More code in Jupyter Notebook

I have uploaded a second PDF as a continuation of coding in this environment. You can copy paste the code and follow along if you’d like.

Introductory Code in Python_cont

A screenshot of the environment is depicted below:

2017-10-22 15_13_49-Introductory Code in Python_cont.png
Inside the Jupyter Notebook
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Lists and Data Frames in R

Copy and paste the following code to your R Studio platform or R version:

# Creating a list

name = “Harvey”
student.id = “1992”
subjects = c(“English”, “Law”, “Mathematics”, “Computer Science”)
marks = c(70, 95, 85, 90)

name
student.id
subjects
marks

student.info <- list(name, student.id, subjects, marks)
student.info

# Creating a smaller list
student.info2 <- list(c(“Alan”, “Denny”), 28)
student.info2

# It is a good habit to name the elements of a list
names(student.info) <- c(“Name”, “StudentID”, “Subjects”, “Marks”)
student.info

# Accessing the elements of a list
student.info[3]
student.info$Subjects
student.info$Name

student.info[[3]][2]
student.info[[3]][4]

# Creating a new element in the list
student.info[5] <- “83.75%”
names(student.info)[5] <- “Percentage”
student.info

# Removing an element
student.info$Percentage <- NULL
student.info

# Merging lists
print(student.info)
print(student.info2)

merged.list <- c(student.info, student.info2)
merged.list

names(merged.list)[5:6] <- c(“OldNames”, “OldMark”)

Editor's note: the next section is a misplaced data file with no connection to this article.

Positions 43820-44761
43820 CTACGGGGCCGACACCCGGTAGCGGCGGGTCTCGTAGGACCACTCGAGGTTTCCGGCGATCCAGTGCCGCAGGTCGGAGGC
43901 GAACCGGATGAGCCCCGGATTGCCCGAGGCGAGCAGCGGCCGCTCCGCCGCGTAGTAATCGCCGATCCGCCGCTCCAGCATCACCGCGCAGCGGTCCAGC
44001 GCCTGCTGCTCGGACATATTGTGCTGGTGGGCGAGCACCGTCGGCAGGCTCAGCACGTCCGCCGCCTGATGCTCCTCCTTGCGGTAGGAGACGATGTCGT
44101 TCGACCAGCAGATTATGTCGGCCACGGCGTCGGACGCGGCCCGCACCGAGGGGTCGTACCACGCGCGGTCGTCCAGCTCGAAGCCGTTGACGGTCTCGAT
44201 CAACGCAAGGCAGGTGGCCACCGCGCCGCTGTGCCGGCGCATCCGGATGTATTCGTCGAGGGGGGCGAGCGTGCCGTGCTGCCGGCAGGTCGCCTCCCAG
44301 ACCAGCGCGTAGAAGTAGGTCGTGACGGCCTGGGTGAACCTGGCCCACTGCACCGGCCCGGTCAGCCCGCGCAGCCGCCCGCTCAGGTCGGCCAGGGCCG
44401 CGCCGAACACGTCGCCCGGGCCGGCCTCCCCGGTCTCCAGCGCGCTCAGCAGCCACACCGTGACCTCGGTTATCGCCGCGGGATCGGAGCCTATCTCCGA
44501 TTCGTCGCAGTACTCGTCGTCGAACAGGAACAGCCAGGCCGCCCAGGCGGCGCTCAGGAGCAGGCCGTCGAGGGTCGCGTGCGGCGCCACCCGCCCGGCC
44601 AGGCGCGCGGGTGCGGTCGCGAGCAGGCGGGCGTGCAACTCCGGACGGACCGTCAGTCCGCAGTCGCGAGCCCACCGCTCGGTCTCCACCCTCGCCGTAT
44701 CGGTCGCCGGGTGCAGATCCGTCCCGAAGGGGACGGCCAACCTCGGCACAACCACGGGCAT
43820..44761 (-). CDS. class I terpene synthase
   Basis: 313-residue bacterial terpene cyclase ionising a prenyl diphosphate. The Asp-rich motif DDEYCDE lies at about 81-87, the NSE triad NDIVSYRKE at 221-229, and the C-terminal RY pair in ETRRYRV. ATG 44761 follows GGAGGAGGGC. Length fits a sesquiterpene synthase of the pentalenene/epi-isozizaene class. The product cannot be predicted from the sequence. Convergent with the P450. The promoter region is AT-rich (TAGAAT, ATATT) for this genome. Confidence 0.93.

merged.list

# Data Frames

Names <- c(“Harvey”, “Alan”, “James”)
Age <- c(22, 23, 24)
Height <- c(1.70, 1.75, 1.80)

D.frame <- data.frame(Names, Age, Height)
D.frame

D.frame$Salary <- c(5000, 6000, 8000)
D.frame
D.frame$Names

# Loading the library to obtain the Boston data set
library(MASS)
head(Boston)
dim(Boston)
names(Boston)
str(Boston)

head(Boston[[1]])
head(Boston[[“crim”]])

# Observe the difference in the output

head(Boston[1])
head(Boston[“crim”])

25 Incredible Facts About Albert Einstein

If you ever ask anyone to name a physicist, I can all but guarantee you they will name Albert Einstein. The physicist was revolutionary, changing the way we thought about the entire world both visible and invisible. He helped win the war and discovered our universe. Here we have 25 facts about the scientific legend, Albert Einstein.

Source: 25 Incredible Facts About Albert Einstein

Jupyter, Anaconda and Python

I have to admit that my journey with Python is starting with a lot of excitement and knowledge spreading. There were so many concepts and tools that I was unaware of, but, I will try to document the most important ones here, as a means to facilitate knowledge storage, spread and discovery. I started writing Python code using the Jupyter notebook, as provided by the Anaconda distribution.

IPython Notebook is a web-based interactive computational environment for creating IPython notebooks. An IPython notebook is a JSON document containing an ordered list of input/output cells which can contain code, text, mathematics, plots and rich media.

IPython notebooks can be converted to a number of open standard output formats, like HTML, presentation slides, markdown and Python.